The Sioux Falls Argus Leader's assault on the Governor - Many unhappy returns

At the end of the year in 2005, I offered my opinion that the #6 story of 2005 was the Argus Leader's assault on the Governor. Let's take a look at this little blast from the past:
6. Argus Leader’s Assault on the Governor

The Associated Press considered the Argus Leader’s series of stories of the use of the State Airplane by the Governor as one of its top ten stories. Should that be one of the top ten political stories? Some would argue, yes. But there’s something that has come up since that blurs the focus of that issue for me.

After that series of stories, there have been editorials from the Argus Leader’s editor, Randall Beck. (here, here and here) A story is a story, and that’s fine. But in those editorials from the editor, it’s at least apparent to me that he doesn’t care for our state’s chief executive.

One editorial from Mr. Beck blasted a local group for giving the Governor an award. Another took an additional swipe at him. The tone of these editorials comes off as… well, it certainly seems that he has an ax to grind.

And it takes those stories that they consider serious journalism and places them in a light that some would characterize as partisan.
And it hasn't let up. The personalized and mean-spirited assaults have contined since. If anything, it's intensified even further.

Hardly a Sunday goes by without a swipe at our State's chief executive by the State's largest newspaper, either in Randall Beck's column or as part of an editorial. The biggest salvo in the war came when the Argus sued the Governor for information on Governor's hunt invitees. And after Judge Max Gors (a Democrat, no less) recently shot the Argus' arguments down, they've continued unbowed.

I look at it this way. If I knew someone was going to walk up to me on a weekly basis and punch me in the nose, why would I go out of my way to talk to them?

As far as I understand it, open records and similar public information are available according to law. Don't think records are open or available enough? It's easy - change the laws. But in reference to interviews, I don't know that a state or federal law that exists that says "You must make yourself available to reporters as they see fit."

So nobody wants to talk to the Argus because they're tired of getting punched in the nose. Why should they be suprised? There are many old sayings about how one shall reap what they sow.


Haggs said…
And that's fine for stuff like the airplane thing, which I have trouble caring about. But when it's a serious issue like this mumps epidemic, then "gag" order or not the government needs to keep the people informed. When they won't even give interviews about mumps stuff, that's why this whole thing seems petty.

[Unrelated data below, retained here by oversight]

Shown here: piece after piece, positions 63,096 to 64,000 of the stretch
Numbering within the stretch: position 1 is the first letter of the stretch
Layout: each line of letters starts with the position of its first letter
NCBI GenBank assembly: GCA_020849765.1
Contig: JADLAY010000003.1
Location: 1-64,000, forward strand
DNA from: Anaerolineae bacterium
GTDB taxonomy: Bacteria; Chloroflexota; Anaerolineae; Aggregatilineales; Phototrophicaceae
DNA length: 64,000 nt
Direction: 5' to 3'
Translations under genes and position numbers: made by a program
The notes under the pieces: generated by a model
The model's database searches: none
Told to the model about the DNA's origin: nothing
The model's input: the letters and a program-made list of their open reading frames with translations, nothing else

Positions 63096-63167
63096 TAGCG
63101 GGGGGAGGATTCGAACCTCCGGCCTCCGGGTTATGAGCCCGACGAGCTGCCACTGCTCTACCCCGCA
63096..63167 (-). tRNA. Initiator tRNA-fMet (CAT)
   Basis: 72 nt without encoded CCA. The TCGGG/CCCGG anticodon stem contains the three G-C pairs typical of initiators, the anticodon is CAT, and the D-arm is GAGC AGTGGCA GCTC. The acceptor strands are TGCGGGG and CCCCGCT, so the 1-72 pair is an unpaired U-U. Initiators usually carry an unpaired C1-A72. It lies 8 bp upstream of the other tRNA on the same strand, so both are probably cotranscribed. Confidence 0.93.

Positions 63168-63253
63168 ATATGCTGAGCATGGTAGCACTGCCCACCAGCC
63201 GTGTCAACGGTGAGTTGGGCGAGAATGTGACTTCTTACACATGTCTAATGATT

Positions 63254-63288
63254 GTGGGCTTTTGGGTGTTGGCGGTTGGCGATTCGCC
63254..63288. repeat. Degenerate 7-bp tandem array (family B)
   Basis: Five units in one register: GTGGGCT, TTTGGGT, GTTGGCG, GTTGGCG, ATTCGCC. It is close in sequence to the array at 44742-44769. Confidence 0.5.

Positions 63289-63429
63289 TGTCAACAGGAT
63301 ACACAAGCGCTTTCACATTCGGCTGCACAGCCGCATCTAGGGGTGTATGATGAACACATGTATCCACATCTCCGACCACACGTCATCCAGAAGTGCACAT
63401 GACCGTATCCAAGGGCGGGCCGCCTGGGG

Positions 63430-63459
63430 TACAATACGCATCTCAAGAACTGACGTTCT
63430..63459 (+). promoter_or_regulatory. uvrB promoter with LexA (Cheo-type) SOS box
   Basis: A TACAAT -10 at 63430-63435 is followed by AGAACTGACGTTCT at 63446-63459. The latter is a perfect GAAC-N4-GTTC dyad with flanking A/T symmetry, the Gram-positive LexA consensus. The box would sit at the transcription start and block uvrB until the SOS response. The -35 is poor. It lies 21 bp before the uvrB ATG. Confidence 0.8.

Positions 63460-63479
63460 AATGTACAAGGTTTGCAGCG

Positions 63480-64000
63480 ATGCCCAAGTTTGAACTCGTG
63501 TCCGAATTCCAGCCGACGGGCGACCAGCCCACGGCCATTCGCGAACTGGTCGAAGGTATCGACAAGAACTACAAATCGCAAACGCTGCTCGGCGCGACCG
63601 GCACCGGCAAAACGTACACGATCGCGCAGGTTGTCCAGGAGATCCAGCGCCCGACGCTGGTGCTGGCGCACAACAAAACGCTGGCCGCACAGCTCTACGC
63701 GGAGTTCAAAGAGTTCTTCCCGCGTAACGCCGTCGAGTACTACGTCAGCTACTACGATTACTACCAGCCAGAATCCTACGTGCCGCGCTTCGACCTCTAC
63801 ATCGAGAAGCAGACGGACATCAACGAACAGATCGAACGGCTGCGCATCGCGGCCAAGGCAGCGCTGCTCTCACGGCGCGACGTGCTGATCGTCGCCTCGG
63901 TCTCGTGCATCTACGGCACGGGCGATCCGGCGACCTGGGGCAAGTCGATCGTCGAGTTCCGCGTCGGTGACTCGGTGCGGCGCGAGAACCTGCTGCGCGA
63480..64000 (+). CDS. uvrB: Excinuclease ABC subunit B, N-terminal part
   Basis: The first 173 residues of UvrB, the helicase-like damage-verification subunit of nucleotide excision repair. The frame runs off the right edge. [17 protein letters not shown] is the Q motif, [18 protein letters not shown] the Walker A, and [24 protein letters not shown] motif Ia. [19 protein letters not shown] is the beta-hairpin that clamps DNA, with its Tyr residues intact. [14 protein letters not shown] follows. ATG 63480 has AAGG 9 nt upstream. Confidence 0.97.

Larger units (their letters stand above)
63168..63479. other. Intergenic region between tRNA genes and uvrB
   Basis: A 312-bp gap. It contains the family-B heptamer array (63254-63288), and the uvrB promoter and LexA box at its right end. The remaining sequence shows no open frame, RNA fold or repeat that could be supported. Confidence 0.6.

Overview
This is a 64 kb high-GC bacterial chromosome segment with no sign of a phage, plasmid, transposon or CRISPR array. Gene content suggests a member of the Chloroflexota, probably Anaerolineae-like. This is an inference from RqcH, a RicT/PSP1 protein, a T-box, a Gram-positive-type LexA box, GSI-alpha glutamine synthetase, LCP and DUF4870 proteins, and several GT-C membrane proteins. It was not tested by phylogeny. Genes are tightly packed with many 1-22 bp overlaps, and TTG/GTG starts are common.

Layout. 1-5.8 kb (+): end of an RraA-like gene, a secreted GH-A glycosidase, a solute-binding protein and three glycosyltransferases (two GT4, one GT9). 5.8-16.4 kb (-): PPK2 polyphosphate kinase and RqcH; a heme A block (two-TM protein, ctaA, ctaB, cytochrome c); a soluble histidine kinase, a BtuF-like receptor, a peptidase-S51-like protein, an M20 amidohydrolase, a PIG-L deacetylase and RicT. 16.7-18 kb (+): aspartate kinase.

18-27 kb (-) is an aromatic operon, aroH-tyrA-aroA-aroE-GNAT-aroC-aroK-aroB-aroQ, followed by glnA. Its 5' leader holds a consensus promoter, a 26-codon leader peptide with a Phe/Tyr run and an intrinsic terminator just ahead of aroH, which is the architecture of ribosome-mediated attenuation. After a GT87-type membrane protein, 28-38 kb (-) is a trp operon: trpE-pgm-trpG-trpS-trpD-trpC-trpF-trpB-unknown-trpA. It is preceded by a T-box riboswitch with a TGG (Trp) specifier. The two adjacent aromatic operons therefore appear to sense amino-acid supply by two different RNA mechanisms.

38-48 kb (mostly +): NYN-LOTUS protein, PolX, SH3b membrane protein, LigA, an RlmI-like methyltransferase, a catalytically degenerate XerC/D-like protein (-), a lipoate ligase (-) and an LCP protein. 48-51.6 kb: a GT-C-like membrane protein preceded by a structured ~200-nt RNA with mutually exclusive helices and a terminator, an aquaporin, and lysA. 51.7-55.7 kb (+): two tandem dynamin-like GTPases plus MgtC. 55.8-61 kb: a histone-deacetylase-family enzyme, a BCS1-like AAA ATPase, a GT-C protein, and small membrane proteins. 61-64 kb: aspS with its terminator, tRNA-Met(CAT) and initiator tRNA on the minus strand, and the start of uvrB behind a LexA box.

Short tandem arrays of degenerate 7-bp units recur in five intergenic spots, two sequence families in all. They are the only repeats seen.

Anonymous said…
Actually, the Argus' efforts are in the interest open government. They blast anyone and everyone that aims to keep public information secret, and they are free flowing critics of all levels.

And, in a way, they are right. There isn't much the Government should be able to keep away from the press.

What I don't like is cutting off access. There is no merit to having to screen comments through a lawyer. It is a vindictive, payback type of thing to do.

You're trivializing it, PP, as the Governor has to protect himself. Not true.

What I don't like is that you seem to be endorsing a cut-and-run tactic. To be accountable to the people, answer the tough questions. We should be glad, at least, that we have ONE paper in the state that is ready to not simply be a mouth piece for the Governor. A paper that will raise the debate and challenge ideas. Society is made healthier in such ways.
Anonymous said…
We just came from Mitchell and were confronted with a man in front of Cabela's wanting signatures on two different petitions. I did sign one, as did the guy ahead of me, but when we asked what the second petition was for, it was to put the governor's use of the state airplane on the ballot. I didn't even know that petition issue was out there. The man ahead of me said he wouldn't sign it as it wasn't an issue. And I repeated the same argument and refused to sign that one. Said it was a lot of noise about nothing.